propriete. L'interet personnel encouragee par cette
grande liberte, presse vivement et perpetuellement
chaque homme en particulier, de perfectionner, de
multiplier les choses dont il est vendeur ; de grossir
ainsi la masse des jouissances qu'il peut procurer
aux autres hommes, afin de grossir, par ce moyen,
la masse des jouissances que les autres hommes peu-
vent lui procurer en echange. Le monde alors va
, de lui meme ; le desir de jouir, et la liberte de jouir,
ne cessant de provoquer la multiplication des pro-
ductions et Paccroissement de Pindustrie, ils impri-
ment a toute la societe, un mouvement qui devient
une tendance perpetuelle vei's son meilleur etat pos-
sible/' *

It would greatly exceed the limits of this Dis-
course, to enter into a full examination of the prin-
ciples of this very ingenious theory. It is sufficient
for my present purpose to remark, that, in assum-
ing agriculture to be the only source of wealth, be-
cause the matter of which all commodities are com-
posed must be originally derived from the earth, M.
Quesnay and his followers mistook altogether the

* L'Ordre Naturcl et Essential des Socictes Politiques,
Tome II. p. 444.


nature of production, and really supposed wealth to
consist of matter j whereas, in its natural state, mat-
ter is very rarely possessed of immediate and direct
utility, and is always destitute of value. It is only
by means of the labour which must be laid out in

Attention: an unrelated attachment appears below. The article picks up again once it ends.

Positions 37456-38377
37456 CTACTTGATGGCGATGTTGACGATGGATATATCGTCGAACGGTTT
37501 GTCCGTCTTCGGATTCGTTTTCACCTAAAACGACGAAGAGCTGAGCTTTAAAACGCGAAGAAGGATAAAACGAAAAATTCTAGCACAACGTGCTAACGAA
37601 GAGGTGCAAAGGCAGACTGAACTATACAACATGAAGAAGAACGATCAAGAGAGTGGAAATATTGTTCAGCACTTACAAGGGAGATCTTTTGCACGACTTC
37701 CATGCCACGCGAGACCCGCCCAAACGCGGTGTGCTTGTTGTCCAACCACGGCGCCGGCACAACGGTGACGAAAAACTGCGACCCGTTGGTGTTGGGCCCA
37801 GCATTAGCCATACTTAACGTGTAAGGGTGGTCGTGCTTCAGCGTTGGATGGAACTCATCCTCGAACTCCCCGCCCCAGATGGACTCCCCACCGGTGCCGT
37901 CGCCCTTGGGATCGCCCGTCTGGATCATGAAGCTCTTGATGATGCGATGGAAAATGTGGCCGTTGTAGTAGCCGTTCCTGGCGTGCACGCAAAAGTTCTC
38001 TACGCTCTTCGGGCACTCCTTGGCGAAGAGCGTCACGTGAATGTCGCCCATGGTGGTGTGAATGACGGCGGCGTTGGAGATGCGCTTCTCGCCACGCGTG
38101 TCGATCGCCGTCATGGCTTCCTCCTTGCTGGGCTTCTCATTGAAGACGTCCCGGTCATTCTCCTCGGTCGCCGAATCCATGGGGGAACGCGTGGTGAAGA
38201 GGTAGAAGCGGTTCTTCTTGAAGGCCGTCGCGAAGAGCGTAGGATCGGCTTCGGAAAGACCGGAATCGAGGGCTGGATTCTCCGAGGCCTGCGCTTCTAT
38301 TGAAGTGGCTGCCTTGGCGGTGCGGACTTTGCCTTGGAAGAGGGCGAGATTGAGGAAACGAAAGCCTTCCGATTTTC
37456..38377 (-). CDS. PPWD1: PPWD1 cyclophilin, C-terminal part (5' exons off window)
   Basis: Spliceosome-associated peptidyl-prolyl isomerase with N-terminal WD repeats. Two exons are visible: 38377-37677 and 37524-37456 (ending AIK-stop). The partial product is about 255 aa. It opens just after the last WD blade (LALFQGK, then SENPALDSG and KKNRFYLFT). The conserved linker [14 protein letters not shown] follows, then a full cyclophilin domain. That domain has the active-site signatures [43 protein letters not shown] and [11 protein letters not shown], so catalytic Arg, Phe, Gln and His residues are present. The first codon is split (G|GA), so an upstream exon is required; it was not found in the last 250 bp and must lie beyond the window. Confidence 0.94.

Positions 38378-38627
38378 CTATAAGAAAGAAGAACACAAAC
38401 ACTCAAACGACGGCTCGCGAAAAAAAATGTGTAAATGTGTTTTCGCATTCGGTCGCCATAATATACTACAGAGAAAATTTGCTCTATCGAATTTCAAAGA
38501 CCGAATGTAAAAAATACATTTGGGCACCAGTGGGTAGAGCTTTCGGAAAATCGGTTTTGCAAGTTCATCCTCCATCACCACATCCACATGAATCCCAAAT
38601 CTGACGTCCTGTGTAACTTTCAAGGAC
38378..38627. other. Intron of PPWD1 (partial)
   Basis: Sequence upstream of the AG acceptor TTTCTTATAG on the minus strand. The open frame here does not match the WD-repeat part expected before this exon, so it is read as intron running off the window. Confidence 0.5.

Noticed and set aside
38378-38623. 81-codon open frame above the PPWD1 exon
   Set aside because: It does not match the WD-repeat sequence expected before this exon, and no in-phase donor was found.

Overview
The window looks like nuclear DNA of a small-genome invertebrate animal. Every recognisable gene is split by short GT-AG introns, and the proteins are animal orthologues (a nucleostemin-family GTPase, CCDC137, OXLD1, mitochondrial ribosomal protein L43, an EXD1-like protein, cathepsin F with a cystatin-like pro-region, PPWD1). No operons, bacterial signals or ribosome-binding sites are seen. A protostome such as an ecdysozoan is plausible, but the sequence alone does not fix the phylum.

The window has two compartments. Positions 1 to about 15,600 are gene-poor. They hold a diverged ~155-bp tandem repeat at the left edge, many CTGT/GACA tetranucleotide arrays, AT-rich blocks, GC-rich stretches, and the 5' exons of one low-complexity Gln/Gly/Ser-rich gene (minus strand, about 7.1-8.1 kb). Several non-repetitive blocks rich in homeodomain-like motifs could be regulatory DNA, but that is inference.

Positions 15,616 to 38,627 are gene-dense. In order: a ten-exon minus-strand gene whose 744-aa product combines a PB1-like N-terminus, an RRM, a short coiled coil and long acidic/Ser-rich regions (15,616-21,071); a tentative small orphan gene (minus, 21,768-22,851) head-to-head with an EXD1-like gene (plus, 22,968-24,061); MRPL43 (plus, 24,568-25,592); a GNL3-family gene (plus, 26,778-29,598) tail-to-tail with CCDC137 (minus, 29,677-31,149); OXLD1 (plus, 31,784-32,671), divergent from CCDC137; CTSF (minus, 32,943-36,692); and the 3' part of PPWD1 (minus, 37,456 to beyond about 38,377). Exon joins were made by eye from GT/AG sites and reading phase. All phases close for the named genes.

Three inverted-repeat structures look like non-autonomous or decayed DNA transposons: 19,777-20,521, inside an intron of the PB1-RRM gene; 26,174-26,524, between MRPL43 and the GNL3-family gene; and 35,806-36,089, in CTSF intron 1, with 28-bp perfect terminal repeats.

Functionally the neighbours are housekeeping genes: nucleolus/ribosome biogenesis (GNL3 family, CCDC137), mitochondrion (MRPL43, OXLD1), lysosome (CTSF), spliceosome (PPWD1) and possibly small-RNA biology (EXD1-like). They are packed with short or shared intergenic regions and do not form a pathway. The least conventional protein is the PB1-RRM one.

appropriating matter, and in fitting and preparing
it for our use, that it acquires exchangeable value,
and becomes wealth. Human industry does not
produce wealth by making any additions to the mat-
ter of our globe ; this being a quantity susceptible
neither of augmentation nor diminution. Its real
and only effect is to produce wealth by giving uti-
lity to matter already in existence ; * and it has

* This point has been strongly and ably stated by M. Des-
tutt Tracy. " Non-seulement,'* says he, " nous ne creons
jamais rien, raais il nous est meme impossible de concevoir
ce que c'est que creer, ou anneantir, si nous entendons ri-
goureusement par ces mots, faire quelque chose de rien, ou
reduire quelque chose a rien ; car nous n'avons jamais vu un
etre quelconque sortir du neant ni y rentrer. De la cet axi-
ome admis par toute 1'antiquite : rien ne vient de rien, et ne
peut redevenir rien. Que faisons-nous done par notre tra-
vail, par notre action sur tons les etres qui nous entourent?
Jamais rien, qu'operer dans ces etres des ck&ngemens de forme
ou de lieu qui les appropricnt a notre usage, qui les resident
utiles a la satisfaction des nos besoins. Voila ce que nous dc-
vons entendre par produire ; c'est donner aux choses une
utilite qu'elles n'avoient. Quelque soil notre travail, s'iln'en
resulte point d'utilite, il est infructeux, s'il en rebuke, il est


been repeatedly demonstrated, that the labour em-*
ployed in manufactures and commerce is just as
productive of utility, and consequently of wealth,
as the labour employed in agriculture. The opi-
nion of M. Quesnay, that the labour of man in ag-
riculture is powerfully assisted by the productive
powers of nature, but that in manufactures and com-
merce, he has to perform every thing himself with-
out any such co-operation, is wholly destitute of
foundation. It is unquestionably true, that nature
renders the most important services to the agricul-
turist : The husbandman prepares the ground for